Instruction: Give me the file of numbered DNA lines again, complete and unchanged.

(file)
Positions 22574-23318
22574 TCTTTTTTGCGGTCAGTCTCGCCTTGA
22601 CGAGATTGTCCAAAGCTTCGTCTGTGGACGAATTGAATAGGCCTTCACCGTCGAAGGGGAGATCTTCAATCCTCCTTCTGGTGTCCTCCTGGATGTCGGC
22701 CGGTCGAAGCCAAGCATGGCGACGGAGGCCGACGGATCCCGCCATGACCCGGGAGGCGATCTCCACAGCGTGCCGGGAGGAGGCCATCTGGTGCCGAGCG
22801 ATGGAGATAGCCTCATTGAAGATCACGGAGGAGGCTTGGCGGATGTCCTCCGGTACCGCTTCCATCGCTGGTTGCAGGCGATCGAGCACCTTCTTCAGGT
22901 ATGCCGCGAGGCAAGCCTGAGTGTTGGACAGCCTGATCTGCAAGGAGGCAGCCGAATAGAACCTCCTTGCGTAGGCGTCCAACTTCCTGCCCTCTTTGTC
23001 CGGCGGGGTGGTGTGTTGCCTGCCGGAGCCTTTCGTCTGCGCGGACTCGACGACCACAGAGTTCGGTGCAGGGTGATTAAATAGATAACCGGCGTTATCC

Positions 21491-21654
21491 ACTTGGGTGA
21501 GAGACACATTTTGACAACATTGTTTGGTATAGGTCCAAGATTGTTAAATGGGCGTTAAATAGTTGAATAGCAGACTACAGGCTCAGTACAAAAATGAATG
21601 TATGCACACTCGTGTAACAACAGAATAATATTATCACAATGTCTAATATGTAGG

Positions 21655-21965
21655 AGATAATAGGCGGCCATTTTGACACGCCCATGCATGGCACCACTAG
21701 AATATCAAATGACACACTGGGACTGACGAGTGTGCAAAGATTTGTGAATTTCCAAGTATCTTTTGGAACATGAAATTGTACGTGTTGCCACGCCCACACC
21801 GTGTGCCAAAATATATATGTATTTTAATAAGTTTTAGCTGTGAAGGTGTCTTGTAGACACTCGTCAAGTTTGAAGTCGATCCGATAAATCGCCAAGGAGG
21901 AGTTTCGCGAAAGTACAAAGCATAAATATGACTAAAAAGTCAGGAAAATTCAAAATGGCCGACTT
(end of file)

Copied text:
Positions 22574-23318
22574 TCTTTTTTGCGGTCAGTCTCGCCTTGA
22601 CGAGATTGTCCAAAGCTTCGTCTGTGGACGAATTGAATAGGCCTTCACCGTCGAAGGGGAGATCTTCAATCCTCCTTCTGGTGTCCTCCTGGATGTCGGC
22701 CGGTCGAAGCCAAGCATGGCGACGGAGGCCGACGGATCCCGCCATGACCCGGGAGGCGATCTCCACAGCGTGCCGGGAGGAGGCCATCTGGTGCCGAGCG
22801 ATGGAGATAGCCTCATTGAAGATCACGGAGGAGGCTTGGCGGATGTCCTCCGGTACCGCTTCCATCGCTGGTTGCAGGCGATCGAGCACCTTCTTCAGGT
22901 ATGCCGCGAGGCAAGCCTGAGTGTTGGACAGCCTGATCTGCAAGGAGGCAGCCGAATAGAACCTCCTTGCGTAGGCGTCCAACTTCCTGCCCTCTTTGTC
23001 CGGCGGGGTGGTGTGTTGCCTGCCGGAGCCTTTCGTCTGCGCGGACTCGACGACCACAGAGTTCGGTGCAGGGTGATTAAATAGATAACCGGCGTTATCC

Positions 21491-21654
21491 ACTTGGGTGA
21501 GAGACACATTTTGACAACATTGTTTGGTATAGGTCCAAGATTGTTAAATGGGCGTTAAATAGTTGAATAGCAGACTACAGGCTCAGTACAAAAATGAATG
21601 TATGCACACTCGTGTAACAACAGAATAATATTATCACAATGTCTAATATGTAGG

Positions 21655-21965
21655 AGATAATAGGCGGCCATTTTGACACGCCCATGCATGGCACCACTAG
21701 AATATCAAATGACACACTGGGACTGACGAGTGTGCAAAGATTTGTGAATTTCCAAGTATCTTTTGGAACATGAAATTGTACGTGTTGCCACGCCCACACC
21801 GTGTGCCAAAATATATATGTATTTTAATAAGTTTTAGCTGTGAAGGTGTCTTGTAGACACTCGTCAAGTTTGAAGTCGATCCGATAAATCGCCAAGGAGG
21901 AGTTTCGCGAAAGTACAAAGCATAAATATGACTAAAAAGTCAGGAAAATTCAAAATGGCCGACTT